Reality TV tames nationalism
A different sort of conflict broke out this summer in the Middle East -- one involving reality TV. While it offers more evidence that the region is in the grip of a liberationist pop culture frenzy (see "Look Who's Rocking the Casbah," June), it also demonstrates that even the region's pop fandom can fall prey to conspiracy theories and divisiveness.
Future TV, a satellite network based in Lebanon (and owned by Prime Minister Rafik Hariri) staged an Arab version of the American reality TV phenomenon American Idol. Called Superstar, the show gathered hopeful amateur singers from throughout the Arab world and, week by week, narrowed the competition based on audience reaction. The show attracted an enormous following from the Maghreb to the Persian Gulf.
The penultimate program, in mid-August, featured three remaining contestants: female singers from Syria and Jordan and a man named Melhem Zein from Lebanon. When Zein was eliminated, the Beirut audience exploded. Both women fainted amid a tumult of flying chairs and had to be rushed to the hospital. A crowd gathered in front of the studio and began a well-known Arabic chant that is usually heard in the context of far more serious strife. This time, instead of a political or religious leader, the chanters invoked Zein: "With our blood and souls, we sacrifice for you Melhem."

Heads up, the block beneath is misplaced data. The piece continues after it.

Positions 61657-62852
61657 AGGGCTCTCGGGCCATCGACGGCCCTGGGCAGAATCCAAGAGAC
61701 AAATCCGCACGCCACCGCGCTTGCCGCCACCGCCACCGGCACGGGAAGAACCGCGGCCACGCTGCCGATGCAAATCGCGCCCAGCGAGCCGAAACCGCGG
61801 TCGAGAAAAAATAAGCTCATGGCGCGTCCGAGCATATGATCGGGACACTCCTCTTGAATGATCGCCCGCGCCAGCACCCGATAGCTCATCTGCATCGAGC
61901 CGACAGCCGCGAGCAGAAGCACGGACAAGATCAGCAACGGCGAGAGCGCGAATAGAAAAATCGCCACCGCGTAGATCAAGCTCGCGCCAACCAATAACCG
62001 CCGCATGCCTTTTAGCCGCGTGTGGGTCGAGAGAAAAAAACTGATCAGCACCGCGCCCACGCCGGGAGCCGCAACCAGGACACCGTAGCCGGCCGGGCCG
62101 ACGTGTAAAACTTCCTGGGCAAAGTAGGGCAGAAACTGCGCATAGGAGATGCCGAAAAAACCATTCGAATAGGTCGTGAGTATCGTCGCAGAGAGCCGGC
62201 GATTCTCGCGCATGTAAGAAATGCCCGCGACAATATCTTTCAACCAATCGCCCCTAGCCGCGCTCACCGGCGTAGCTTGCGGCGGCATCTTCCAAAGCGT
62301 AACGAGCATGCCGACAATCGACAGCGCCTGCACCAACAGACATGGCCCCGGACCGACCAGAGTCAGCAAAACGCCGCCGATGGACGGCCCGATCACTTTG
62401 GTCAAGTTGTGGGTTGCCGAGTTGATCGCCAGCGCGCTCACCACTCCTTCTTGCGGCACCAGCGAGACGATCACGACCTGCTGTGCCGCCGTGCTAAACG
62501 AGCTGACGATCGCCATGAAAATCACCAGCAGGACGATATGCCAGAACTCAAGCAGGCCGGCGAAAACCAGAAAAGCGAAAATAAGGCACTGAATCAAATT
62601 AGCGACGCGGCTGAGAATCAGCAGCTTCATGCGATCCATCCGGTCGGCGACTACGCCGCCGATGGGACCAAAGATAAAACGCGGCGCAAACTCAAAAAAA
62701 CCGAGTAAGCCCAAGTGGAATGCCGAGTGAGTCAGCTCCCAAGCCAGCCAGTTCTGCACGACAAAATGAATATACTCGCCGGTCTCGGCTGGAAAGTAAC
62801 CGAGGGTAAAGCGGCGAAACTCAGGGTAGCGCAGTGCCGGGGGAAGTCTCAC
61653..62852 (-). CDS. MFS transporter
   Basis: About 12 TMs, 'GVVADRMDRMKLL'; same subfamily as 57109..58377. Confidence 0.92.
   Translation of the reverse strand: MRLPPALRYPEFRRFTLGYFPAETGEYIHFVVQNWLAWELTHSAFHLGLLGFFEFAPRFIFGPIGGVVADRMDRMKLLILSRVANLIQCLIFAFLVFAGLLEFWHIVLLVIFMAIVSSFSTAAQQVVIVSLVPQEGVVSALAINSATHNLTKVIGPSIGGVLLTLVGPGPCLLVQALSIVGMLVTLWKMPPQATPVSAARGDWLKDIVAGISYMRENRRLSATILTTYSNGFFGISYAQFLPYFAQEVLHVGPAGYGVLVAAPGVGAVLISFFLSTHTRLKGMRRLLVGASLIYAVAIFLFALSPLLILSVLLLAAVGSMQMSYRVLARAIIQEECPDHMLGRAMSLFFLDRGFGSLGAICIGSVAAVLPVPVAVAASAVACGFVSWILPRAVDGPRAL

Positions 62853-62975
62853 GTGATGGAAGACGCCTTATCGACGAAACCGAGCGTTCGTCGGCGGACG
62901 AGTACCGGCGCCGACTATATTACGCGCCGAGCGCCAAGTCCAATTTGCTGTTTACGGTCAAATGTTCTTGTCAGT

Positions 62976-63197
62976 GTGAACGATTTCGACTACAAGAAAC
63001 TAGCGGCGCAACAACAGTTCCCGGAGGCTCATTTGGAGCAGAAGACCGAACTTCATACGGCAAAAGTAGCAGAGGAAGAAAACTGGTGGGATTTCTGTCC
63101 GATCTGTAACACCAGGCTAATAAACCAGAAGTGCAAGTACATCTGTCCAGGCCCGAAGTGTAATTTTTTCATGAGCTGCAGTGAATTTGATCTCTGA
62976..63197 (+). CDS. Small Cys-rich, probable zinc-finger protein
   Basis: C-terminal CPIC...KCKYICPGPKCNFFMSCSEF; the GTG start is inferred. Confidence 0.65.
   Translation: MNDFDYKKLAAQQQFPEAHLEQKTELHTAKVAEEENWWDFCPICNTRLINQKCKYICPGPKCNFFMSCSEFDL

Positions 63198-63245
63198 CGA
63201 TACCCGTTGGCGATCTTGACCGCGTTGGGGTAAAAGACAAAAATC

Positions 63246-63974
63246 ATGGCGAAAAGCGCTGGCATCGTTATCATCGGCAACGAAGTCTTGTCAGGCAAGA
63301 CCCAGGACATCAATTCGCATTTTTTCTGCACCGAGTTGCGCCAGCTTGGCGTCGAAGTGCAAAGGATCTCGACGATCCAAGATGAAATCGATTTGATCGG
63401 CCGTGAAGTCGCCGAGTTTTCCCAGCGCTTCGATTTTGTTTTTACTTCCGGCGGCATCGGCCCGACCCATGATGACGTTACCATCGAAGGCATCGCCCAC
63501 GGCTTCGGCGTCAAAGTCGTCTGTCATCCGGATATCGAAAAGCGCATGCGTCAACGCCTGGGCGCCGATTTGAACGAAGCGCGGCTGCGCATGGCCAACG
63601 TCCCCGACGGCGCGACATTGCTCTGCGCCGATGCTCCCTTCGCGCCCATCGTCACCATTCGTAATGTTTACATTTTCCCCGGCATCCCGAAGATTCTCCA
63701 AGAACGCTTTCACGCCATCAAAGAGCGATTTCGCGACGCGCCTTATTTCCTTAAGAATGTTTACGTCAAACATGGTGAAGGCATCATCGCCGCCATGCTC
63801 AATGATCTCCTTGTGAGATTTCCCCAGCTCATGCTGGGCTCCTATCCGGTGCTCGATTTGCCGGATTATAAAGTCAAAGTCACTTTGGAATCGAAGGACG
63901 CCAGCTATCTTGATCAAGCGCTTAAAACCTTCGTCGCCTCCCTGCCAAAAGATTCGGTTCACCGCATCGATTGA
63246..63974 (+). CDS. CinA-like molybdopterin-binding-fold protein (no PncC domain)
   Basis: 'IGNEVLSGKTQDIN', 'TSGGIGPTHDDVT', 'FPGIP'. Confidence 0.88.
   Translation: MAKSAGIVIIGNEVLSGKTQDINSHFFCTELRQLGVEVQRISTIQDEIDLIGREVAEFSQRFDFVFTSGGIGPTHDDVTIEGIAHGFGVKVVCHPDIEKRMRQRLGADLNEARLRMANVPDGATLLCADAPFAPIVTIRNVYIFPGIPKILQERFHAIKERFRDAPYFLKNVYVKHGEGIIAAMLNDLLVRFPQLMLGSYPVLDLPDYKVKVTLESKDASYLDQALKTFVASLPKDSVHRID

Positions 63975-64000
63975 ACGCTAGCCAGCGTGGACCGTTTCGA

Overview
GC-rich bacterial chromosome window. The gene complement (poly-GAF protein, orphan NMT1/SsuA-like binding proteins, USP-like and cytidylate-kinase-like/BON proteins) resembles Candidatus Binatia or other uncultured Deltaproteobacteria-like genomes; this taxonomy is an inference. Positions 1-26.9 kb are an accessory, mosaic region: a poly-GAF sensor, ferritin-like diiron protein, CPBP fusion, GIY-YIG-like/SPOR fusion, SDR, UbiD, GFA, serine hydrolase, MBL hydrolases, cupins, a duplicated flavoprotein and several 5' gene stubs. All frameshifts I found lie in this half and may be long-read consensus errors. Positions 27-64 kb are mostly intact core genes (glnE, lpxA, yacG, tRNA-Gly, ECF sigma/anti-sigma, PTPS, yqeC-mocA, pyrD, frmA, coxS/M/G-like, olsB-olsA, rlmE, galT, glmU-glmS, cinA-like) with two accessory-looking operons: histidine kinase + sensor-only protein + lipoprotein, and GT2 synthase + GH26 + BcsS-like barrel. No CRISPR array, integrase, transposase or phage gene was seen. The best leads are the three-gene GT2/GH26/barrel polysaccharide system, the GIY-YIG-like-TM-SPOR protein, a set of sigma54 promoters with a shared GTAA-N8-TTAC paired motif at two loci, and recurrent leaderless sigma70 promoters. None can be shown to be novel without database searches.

Conspiracy theories soon emerged to account for Zein's elimination. Supposedly, the entire Jordanian army had been ordered to vote for Jordan's contestant. Supposedly, Lebanese leaders had failed the nation by not mobilizing support for Zein. Supposedly, Syria, which controls Lebanon, had exerted itself to control Superstar as well.
In other words, as fan-based cultural identity grows in the region, it expresses itself in terms of the area's traditional nationalist or sectarian divisions, engendering group enmity and suspicion. The effect of commercial culture, however, is to dissipate conflict by lowering the stakes. Modernist identities (drawing on such influences as fandom) are fluid and changeable; the resulting communities of interest are numerous and temporary. Zein's fans have now contented themselves with creating a Web site in his honor.
Superstar's winner, by the way, was Diana Karazone, the singer from Jordan.